Social media strategy: Make it personal

Michael Marchese
March 4, 2016
social media strategy

Social media strategy: Make it personal

Michael Marchese
March 4, 2016

Dale Carnegie, author of one of the first best-selling self-help books published, “How to Win Friends and Influence People,” taught, “Remember that a person’s name is to that person the sweetest and most important sound in any language.” While his advice came long before social media, this insight remains true and reminds marketers that personalized content is important in this digital age for social media strategy.

Real world example

How important is personalized content? Take the example of Coca-Cola, one of the most recognized brands in the world. Soda sales were slumping. Then, in 2015, the brand personalized its labels with 250 popular names as part of its “Share a Coke” campaign. In doing so, the company “reversed a decade-long decline in U.S. Coke consumption,” according to the Wall Street Journal.

Compelling statistics

The concept that one size fits all no longer works for content marketing. Today’s consumers are beginning to expect some degree of personalized marketing. The numbers don’t lie and there are many that support this concept.
According to research by Janrain, 74 percent of consumers get frustrated when website content appears that has nothing to do with their interests.
“These results align perfectly with additional market research indicating that consumers have reached the tipping point when it comes to being shown content that isn’t relevant to them,” said Larry Drebes, CEO of Janrain. “It’s a wake up call for brands to fix this problem or risk losing customers and prospects.”
Research by Econsultancy in association with Monetate found that marketers see an average sales increase of 20 percent when personalizing content. Additionally, 61 percent of consumers state they feel better about a company that delivers custom content, and are more likely to buy, according to a Demand Metric study.


Online personalizing delivers for businesses when a better customer experience is available. Personalized content builds trust and creates relationships. On websites, you can create this personal appeal when you provide relevant content for your target audience.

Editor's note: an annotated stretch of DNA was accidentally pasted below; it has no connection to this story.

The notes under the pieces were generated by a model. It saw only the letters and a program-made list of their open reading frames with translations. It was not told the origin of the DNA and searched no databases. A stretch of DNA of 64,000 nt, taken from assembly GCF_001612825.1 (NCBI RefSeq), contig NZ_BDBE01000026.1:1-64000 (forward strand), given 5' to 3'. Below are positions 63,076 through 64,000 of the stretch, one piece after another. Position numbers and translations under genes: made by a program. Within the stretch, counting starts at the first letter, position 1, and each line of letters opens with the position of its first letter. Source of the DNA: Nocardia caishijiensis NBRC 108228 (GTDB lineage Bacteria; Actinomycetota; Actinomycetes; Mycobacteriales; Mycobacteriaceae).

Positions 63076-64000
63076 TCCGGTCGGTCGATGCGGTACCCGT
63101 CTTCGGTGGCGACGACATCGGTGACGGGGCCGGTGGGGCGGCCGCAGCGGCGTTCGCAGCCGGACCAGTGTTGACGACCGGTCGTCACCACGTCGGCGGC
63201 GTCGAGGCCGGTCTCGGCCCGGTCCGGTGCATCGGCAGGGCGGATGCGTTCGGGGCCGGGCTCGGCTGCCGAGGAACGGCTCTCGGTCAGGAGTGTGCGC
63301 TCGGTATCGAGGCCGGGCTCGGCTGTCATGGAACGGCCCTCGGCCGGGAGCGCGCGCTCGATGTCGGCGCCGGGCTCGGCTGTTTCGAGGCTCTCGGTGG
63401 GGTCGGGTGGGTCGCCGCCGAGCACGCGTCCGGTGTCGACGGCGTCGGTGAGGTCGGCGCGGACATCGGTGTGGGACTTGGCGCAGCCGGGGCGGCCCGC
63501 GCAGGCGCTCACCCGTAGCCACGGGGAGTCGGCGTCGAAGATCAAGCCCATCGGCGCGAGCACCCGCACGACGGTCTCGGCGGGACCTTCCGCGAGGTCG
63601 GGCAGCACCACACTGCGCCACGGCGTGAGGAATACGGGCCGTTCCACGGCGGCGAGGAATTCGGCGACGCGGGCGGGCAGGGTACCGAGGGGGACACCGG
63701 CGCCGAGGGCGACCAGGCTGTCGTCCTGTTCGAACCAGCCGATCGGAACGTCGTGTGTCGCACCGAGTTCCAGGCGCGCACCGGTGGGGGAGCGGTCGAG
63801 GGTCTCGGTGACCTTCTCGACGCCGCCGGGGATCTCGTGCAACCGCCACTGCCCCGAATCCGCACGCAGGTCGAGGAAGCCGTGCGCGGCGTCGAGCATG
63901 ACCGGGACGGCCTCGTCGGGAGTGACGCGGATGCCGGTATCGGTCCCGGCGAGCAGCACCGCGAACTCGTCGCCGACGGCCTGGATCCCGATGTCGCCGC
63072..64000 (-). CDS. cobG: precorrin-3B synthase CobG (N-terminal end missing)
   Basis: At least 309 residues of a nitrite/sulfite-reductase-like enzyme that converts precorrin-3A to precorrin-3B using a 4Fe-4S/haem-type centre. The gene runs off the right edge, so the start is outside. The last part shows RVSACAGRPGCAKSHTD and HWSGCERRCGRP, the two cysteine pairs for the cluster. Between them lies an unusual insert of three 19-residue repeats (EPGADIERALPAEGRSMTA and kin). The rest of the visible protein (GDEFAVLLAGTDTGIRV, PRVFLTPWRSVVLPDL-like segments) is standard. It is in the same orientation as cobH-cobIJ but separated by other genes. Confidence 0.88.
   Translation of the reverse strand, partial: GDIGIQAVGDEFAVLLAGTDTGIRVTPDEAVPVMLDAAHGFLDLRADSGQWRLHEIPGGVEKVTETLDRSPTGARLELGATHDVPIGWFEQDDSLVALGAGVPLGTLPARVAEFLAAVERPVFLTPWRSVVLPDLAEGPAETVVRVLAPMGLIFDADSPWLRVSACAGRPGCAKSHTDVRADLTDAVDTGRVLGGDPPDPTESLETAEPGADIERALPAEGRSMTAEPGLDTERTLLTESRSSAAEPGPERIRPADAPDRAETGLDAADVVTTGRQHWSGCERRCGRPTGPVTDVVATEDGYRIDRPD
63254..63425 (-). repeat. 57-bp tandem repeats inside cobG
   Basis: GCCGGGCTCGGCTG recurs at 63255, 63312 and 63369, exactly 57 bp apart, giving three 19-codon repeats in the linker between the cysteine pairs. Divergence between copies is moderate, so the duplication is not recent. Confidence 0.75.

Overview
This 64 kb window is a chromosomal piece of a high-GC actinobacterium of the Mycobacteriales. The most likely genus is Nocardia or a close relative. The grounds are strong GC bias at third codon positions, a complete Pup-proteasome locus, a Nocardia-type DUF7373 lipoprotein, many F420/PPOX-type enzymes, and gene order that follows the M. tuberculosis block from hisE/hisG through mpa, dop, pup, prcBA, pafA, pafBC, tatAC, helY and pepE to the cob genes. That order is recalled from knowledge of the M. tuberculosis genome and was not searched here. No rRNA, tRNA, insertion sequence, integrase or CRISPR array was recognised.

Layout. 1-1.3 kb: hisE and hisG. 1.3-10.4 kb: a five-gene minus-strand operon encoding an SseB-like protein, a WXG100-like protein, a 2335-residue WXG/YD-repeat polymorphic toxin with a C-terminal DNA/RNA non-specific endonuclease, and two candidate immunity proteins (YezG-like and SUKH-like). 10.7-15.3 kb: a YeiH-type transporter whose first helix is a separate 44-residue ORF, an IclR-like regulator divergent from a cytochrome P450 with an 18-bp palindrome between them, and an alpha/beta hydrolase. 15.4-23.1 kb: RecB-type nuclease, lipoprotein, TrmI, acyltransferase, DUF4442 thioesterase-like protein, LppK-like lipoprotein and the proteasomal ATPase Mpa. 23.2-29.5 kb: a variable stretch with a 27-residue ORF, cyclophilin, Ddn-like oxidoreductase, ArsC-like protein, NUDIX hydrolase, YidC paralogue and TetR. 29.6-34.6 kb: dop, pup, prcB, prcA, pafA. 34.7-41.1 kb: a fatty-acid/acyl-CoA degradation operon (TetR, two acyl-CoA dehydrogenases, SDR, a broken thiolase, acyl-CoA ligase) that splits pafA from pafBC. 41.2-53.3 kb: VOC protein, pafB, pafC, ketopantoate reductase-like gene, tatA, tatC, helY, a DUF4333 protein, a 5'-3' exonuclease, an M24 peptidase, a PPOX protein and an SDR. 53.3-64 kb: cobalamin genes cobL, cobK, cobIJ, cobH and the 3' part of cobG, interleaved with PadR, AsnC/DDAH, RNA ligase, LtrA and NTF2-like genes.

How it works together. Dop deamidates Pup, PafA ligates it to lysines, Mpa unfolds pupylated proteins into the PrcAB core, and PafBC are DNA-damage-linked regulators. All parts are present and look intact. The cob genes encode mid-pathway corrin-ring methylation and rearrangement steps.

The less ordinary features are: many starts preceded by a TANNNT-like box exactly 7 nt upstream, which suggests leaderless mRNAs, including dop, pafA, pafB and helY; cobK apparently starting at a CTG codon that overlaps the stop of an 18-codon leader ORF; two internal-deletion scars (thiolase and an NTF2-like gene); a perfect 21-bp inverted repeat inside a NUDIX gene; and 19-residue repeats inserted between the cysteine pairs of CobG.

In social media, there is the ability to be more high touch with users. Social media provides the opportunity to directly answer questions and engage the audience. While it is possible to program automated responses, consumers know when they are dealing with a robot. Personal interaction with an actual person on the other end goes a long way in building a true relationship. Such activity in social media is more likely to be well-received and the experience shared with friends. In fact, about 71 percent of consumers respond according to the feedback and recommendation of social users regarding a particular brand.

Getting personal

Every social media platform is different, and we should approach each platform according to their unique ways to interact with audiences. Additionally, marketers should always keep in mind the user base of each social media platform. For example, the way you approach and engage users on Pinterest differs greatly from the way you interact with Facebook users. Take time to understand each platform.
That said, there are some overarching ways to increase personalized interactions on social media, including integration, interaction, sharing and using big data.
When you integrate your social media with other marketing, you create a seamless experience for users. According to SteamFeed, using social media can increase website traffic by 60 percent. Additionally, 93 percent of shoppers will make buying decisions based on social media influences.
Interacting with users directly such as thanking, mentioning and tagging them lets them know you are there for them.  Consider conducting polls and asking their opinions. Your audience will then know you care about what they think.

Reaching out to followers

In addition to thanking users who follow you or like your content, consider sharing posts or retweeting their relevant content. You develop authority when you post your own content. However, you can become a trusted curator when you share information others have put on social media. Adding your voice to their content gives it value and you develop relationships with those who have similar views.
Jonathan Lakin, CEO of Intent HQ, says,“People are becoming more savvy and selective about what they share on social networks, which only makes the data being made available much richer for true personalization and creating a tailored online experience.” He also notes that when users know why they are sharing their social data and what they will get in return, they are more open to the idea.
Reach out to your followers on social media and gather information that allows you to get more personal. Information such as birthdates, location and specific “likes” permits you to send an appropriate greeting or be more direct in your messages. But remember, the user needs to be clear on what they will get in return, including a coupon, discount or other exclusive offer. Don’t risk ruining the relationship by not following up on your end of the deal.
If you have a content marketing program, or are planning one, download our ebook:  100 mistakes businesses make when starting, optimizing and scaling content marketing programs.  Learn from the mistakes of hundreds of other companies.  100 mistakes walks you through common and uncommon challenges that they faced with their content marketing programs.

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